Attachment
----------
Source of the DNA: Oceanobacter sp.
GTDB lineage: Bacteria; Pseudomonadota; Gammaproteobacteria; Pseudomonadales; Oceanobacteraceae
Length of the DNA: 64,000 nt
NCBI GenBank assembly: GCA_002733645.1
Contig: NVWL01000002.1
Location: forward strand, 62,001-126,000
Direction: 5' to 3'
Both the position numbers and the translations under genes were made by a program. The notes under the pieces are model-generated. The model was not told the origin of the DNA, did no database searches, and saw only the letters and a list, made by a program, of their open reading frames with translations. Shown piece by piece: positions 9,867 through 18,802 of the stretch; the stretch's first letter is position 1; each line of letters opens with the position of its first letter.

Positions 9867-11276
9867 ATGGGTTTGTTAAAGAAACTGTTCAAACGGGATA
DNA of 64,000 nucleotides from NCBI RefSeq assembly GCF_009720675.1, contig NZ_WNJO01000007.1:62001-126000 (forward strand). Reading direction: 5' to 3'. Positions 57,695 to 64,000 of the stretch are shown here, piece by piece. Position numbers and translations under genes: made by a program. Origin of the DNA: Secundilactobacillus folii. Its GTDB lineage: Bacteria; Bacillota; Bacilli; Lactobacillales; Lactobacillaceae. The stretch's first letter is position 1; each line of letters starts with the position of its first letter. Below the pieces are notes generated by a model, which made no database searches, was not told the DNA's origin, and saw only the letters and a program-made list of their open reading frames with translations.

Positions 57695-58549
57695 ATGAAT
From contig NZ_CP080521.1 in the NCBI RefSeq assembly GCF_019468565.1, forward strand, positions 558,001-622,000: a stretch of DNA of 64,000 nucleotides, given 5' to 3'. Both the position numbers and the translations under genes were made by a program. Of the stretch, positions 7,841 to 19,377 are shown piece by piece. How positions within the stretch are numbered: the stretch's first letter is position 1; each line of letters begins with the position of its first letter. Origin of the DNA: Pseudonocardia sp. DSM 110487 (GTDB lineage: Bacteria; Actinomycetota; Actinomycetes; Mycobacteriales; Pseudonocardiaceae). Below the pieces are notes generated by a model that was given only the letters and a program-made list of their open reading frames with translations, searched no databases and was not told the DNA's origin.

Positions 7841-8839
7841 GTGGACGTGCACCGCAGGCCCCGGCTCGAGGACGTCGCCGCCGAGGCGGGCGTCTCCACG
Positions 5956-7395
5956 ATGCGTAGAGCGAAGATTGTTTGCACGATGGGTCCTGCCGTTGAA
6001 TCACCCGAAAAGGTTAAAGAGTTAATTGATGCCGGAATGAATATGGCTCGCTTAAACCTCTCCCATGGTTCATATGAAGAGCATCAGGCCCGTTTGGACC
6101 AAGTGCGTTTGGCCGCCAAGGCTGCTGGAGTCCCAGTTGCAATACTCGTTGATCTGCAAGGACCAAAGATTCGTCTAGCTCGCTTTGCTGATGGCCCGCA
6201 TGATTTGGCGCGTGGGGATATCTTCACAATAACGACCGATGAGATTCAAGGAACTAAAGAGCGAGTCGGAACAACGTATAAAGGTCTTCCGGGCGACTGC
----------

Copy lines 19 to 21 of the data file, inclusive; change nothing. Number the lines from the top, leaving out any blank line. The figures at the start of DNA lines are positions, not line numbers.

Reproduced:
6001 TCACCCGAAAAGGTTAAAGAGTTAATTGATGCCGGAATGAATATGGCTCGCTTAAACCTCTCCCATGGTTCATATGAAGAGCATCAGGCCCGTTTGGACC
6101 AAGTGCGTTTGGCCGCCAAGGCTGCTGGAGTCCCAGTTGCAATACTCGTTGATCTGCAAGGACCAAAGATTCGTCTAGCTCGCTTTGCTGATGGCCCGCA
6201 TGATTTGGCGCGTGGGGATATCTTCACAATAACGACCGATGAGATTCAAGGAACTAAAGAGCGAGTCGGAACAACGTATAAAGGTCTTCCGGGCGACTGC